Monday, March 28, 2011

Final coat of paint on bricks and eaves. Next is... windows? Depends on the weather this weekend.

Old sill plate under the living room window, showing termite damage and rot.

Old redwood decking, termite damage and rot necessitated the removal.

New OBS T&G glued and screwed in place.

3.5" x 16" Parallam in place - a little something to hang the hood off of.

Tuesday, March 22, 2011

LED strip lighting is finally here from China. Hoping that we made the right choice. This strip is 5050smd, 60leds per meter, and light output is 14.4 watts per meter. Total cost of this small box was $880, but should show substantial savings in the years to come. Stay tuned to see these in operation.

A new beam and pylons in the living room break up the 14' span and essentially eliminate any of the pre-existing bounce.

Old redwood floors coming out, new T & G OSB going in.

Robern medicine cabinets. A ReStore steal at $50 each. The store tag said $1150. Missing doors, but everything else, including two GFCI's is there... and it is so easy to make doors to match the vanity.

Plumbing rough in.

Saturday, March 12, 2011

Exterior siding

We are in the middle of planning what sort of exterior covering we are going to use. The stucco finish was unservicable on most of the exterior walls, and can only be salvaged on the garage and perhaps part of the living room exterior wall. The extensive changes that we are making to the front windows require us to modify the exterior finish, or redo the stucco. I'm not a fan of stucco (it's ok as a highlight or feature wall, but a bit overwhelming in this house, despite the stucco/brick mix.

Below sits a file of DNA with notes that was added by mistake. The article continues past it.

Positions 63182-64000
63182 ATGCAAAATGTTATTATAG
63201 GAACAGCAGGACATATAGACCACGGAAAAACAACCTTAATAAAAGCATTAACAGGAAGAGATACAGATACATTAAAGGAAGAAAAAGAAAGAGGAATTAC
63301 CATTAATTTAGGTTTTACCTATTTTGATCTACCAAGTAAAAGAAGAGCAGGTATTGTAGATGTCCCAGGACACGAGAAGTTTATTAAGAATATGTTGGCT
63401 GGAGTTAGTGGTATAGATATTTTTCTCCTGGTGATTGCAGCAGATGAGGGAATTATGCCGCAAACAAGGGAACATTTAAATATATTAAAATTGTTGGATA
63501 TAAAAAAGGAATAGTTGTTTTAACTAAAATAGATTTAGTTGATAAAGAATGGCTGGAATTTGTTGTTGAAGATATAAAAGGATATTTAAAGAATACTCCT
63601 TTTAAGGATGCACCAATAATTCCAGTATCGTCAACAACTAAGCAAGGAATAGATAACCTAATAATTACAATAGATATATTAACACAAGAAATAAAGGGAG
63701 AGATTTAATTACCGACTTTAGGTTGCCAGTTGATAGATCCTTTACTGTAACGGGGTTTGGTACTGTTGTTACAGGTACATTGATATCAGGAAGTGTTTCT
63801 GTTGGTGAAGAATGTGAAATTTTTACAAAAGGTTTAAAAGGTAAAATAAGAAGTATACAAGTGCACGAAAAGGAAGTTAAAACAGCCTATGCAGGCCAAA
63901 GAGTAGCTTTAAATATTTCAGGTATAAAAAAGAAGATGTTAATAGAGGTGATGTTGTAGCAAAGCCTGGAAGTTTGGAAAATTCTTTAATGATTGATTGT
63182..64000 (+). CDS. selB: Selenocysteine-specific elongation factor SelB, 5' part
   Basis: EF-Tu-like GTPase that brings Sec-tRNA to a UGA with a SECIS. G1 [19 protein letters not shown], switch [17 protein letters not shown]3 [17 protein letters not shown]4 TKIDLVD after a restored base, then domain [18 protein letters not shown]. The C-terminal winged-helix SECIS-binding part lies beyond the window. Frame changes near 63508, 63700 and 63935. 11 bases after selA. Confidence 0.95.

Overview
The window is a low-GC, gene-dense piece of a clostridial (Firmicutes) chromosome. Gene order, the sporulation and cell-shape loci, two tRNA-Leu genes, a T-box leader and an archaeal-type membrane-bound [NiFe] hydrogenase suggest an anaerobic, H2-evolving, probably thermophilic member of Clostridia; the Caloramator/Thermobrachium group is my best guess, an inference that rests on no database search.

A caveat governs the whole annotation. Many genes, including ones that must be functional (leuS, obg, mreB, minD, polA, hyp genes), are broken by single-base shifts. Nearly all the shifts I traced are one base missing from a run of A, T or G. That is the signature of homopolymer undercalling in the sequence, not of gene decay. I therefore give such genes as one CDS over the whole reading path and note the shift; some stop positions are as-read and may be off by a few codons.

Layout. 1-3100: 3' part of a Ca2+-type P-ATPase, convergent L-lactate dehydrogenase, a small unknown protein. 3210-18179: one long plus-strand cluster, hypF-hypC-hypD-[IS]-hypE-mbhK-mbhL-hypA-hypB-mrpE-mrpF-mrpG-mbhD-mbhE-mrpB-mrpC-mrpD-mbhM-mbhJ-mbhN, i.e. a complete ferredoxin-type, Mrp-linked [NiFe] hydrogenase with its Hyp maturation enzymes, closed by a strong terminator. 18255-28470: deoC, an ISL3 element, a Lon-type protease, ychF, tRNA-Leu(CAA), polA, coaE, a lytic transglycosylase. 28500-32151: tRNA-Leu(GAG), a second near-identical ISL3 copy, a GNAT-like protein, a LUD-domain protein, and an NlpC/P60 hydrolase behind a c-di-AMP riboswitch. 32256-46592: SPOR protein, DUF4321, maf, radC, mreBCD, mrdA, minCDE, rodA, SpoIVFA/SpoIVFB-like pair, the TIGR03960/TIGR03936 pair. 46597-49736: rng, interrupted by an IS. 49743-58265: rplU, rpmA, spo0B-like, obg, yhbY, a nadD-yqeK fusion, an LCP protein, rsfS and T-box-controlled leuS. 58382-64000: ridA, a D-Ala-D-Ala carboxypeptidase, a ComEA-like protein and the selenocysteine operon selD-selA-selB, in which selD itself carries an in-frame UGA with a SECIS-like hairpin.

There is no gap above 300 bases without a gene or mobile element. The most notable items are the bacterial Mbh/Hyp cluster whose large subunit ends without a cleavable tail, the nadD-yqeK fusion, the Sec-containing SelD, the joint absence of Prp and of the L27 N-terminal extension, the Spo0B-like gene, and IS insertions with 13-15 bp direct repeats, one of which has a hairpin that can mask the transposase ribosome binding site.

We've decided, after much contemplation, to paint the brick a flat black (see pictures for primed brick), and tie that in with matching black soffits and fascia. However, to prevent the black paint scheme from being overwhelming, we will bend some stainless steel for the fascia, and use a mix of Ipe or Merbau and an accent panel of large (17"x26") glossy black tile with stainless or aluminum accents. On the back of the house and the wall facing the pool, we will use galvanized steel siding which will run horizontally.


In preparation for insulating the house, which will occur within the next month, I found a local insulation company that provides expanding spray foam. After two missed appointments, the owner of the company finally came by on Friday to give me an estimate. He seemed a bit surprised at my request for expanding foam insulation, and was almost ready to talk me out of it. I'd done my research and pointed out the benefits that I wanted which mostly centered around more R value per inch as well as the all-important air-tightness that foam cavity fill provides.

He seemed fairly intent on talking me out of the foam product, and we finally settled on a quote that involved a hybrid system. His quote was to provide a one-inch cavity spray on all exterior walls, which I would then fill with fiberglass batts. I also asked him to provide a quote for spraying the top of the roof to an R30. Since the current tar and gravel roof is serviceable, this could wait until later, however, I'll be installing at least three new skylights and changing around several roof vents for plumbing and fireplaces, etc. It would be nice to do everything at once. I've explored several modalities for roof coverings, ranging from a living roof (my dream) to an EPDM roof, to new rolled double-layer fiberglass systems.